Q. My lovely Japanese maple has white spots on the majority of the leaves. Although it looks OK otherwise, I am concerned about these spots. They appear to be drying up the leaves. Can you tell me what is causing this and how to prevent it in the future?
A. The very wet weather we had this spring when plants were leafing out created very favorable conditions for a variety of fungal diseases to develop on all kinds of trees. Tender new growth is far more susceptible to infection than mature, hardened-off foliage.
Based on your description, it sounds like anthracnose. This is a very common fungal disease that attacks maples, dogwoods, sycamores, oaks and other species. To complicate matters, the disease has different causal organisms on different species, and the expression of anthracnose can vary, depending on the causal organism.
Aureobasidium apocryptum is one fungus that causes anthracnose on maples. On Japanese maples, this anthracnose appears as discreet white spots. As the disease progresses -- and the longer the leaves stay wet, the worse it will be -- the spots generally run together and kill larger areas of the leaf, resulting in a scorched appearance. On occasion, this anthracnose can cause twig dieback, too, especially on succulent shoots.
Although it does detract from your tree's ornamental appeal, anthracnose on maples is not life-threatening. Fungicides are best used to protect new growth as the tree is leafing out in spring. Nothing you can apply now will "cure" those spots. They will remain until the tree loses its leaves this fall.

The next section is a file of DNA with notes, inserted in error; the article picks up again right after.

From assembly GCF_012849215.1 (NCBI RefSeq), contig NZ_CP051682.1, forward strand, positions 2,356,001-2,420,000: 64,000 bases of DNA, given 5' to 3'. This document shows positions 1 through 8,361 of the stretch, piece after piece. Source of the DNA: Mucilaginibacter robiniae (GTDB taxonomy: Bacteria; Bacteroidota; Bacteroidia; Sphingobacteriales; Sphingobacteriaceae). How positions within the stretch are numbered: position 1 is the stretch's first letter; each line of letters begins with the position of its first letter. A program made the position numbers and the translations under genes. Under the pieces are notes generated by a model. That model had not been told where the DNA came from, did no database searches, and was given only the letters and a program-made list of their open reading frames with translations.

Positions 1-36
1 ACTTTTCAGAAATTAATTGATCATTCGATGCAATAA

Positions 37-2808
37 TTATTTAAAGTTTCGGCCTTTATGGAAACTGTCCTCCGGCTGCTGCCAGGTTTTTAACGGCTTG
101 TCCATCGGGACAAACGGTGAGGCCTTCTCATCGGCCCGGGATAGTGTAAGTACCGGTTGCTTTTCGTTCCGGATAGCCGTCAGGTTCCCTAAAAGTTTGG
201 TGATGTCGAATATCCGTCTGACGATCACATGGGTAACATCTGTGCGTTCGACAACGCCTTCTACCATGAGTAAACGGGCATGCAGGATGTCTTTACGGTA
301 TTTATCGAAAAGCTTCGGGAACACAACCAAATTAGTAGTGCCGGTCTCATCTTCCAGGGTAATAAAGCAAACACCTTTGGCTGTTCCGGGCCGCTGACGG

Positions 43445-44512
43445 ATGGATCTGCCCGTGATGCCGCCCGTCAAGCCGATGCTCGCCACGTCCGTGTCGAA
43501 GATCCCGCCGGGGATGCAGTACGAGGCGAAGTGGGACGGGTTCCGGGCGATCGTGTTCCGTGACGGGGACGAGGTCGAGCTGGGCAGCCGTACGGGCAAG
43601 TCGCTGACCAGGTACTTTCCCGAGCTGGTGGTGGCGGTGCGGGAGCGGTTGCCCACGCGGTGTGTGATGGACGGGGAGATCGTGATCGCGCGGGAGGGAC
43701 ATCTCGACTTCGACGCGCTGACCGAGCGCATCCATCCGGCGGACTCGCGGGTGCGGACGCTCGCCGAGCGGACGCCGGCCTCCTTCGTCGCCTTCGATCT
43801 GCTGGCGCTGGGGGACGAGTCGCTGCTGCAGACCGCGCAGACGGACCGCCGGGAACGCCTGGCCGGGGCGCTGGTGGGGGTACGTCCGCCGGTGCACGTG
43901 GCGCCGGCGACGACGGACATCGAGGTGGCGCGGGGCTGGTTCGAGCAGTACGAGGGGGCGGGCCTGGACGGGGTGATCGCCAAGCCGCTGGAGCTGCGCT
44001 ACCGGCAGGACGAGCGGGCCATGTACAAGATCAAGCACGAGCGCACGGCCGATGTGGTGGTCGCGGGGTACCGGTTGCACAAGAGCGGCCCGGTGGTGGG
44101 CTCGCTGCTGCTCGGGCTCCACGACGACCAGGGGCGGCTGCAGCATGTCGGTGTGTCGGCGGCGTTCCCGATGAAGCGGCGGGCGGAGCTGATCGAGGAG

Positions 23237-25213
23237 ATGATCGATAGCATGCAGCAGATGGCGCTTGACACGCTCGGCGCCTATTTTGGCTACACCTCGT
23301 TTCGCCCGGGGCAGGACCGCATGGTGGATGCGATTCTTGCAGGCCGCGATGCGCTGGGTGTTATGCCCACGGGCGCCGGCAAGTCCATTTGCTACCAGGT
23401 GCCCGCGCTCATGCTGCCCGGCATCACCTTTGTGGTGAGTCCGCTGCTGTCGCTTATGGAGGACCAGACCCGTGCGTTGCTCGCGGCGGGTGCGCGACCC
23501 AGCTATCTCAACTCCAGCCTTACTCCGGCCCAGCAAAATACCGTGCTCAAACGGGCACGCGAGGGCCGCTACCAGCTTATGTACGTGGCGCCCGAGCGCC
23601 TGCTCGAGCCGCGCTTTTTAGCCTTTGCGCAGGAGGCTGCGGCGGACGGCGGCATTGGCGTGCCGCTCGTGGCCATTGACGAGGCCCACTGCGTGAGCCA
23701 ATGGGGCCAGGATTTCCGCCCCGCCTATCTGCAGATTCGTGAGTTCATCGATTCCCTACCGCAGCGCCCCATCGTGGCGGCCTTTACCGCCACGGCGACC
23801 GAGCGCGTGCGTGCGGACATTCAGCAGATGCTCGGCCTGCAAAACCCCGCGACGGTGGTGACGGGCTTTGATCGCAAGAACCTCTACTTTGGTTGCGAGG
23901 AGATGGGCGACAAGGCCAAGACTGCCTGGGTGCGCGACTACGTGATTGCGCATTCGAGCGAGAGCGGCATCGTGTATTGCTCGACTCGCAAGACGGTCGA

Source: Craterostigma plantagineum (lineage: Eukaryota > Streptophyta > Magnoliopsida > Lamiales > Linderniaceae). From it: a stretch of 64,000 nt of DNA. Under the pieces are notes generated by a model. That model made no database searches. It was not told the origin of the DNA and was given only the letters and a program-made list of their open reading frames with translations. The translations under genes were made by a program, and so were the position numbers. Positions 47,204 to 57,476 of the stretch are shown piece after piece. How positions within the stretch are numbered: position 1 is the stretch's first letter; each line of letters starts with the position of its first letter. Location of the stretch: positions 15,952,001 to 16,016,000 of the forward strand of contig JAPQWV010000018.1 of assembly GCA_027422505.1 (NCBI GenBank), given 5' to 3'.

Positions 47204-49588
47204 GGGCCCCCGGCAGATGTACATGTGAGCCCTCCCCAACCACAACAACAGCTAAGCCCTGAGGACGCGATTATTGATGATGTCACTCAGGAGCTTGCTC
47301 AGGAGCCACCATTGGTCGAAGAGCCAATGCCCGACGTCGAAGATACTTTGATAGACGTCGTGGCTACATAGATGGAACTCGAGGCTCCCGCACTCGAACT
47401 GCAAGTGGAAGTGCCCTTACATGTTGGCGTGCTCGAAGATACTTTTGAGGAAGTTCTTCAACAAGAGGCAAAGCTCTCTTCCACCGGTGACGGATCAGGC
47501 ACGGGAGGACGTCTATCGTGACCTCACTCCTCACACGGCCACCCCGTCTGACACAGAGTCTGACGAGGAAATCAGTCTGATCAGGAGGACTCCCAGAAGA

The best practice is to clean up the fallen infected leaves this fall. Send them out with the trash. If the disease has resulted in dead twigs, prune them out in late winter and get rid of them, too. Treatment is not usually recommended because anthracnose does not cause significant damage to maples. If you cannot tolerate any damage, apply a fungicide containing mancozeb at bud break and at seven- to 10-day intervals until wet weather stops and average daily temperatures top 65 degrees.
It also helps if the tree is growing in full sun and is not crowded by other plants. This permits good air circulation and rapid drying of foliage after it rains. If this is not the case, perhaps you can prune the surrounding plants to permit better air movement around the tree. Not that it would have helped much this spring; the plants rarely had a chance to dry off in between storm systems.
Q. I used to grow radishes with no problem. Lately, all I get are plants, no radishes. What is causing this?
A. Radishes fail to bulb for several reasons. When seeds are sown too thickly and not thinned properly, there may not be enough room for the crowded plants to form bulbs. Radishes should be thinned when plants are 1 to 2 inches tall so they are about an inch apart.
They also fail to bulb properly when temperatures are too hot. If they mature when temperatures are above 80-85 degrees, they often bolt to seed instead of bulbing. This also happens if they are grown in too much shade.
Improper fertilization can also cause this problem. Too much nitrogen -- whether from fertilizer or manures -- forces plant growth rather than bulb formation. Fertilizer for radishes should have low nitrogen and higher potassium (potash). The numbers on a container of fertilizer such as 5-10-10, refer to the percentages of nitrogen, phosphorus and potassium in that product. They are always listed in the same order.
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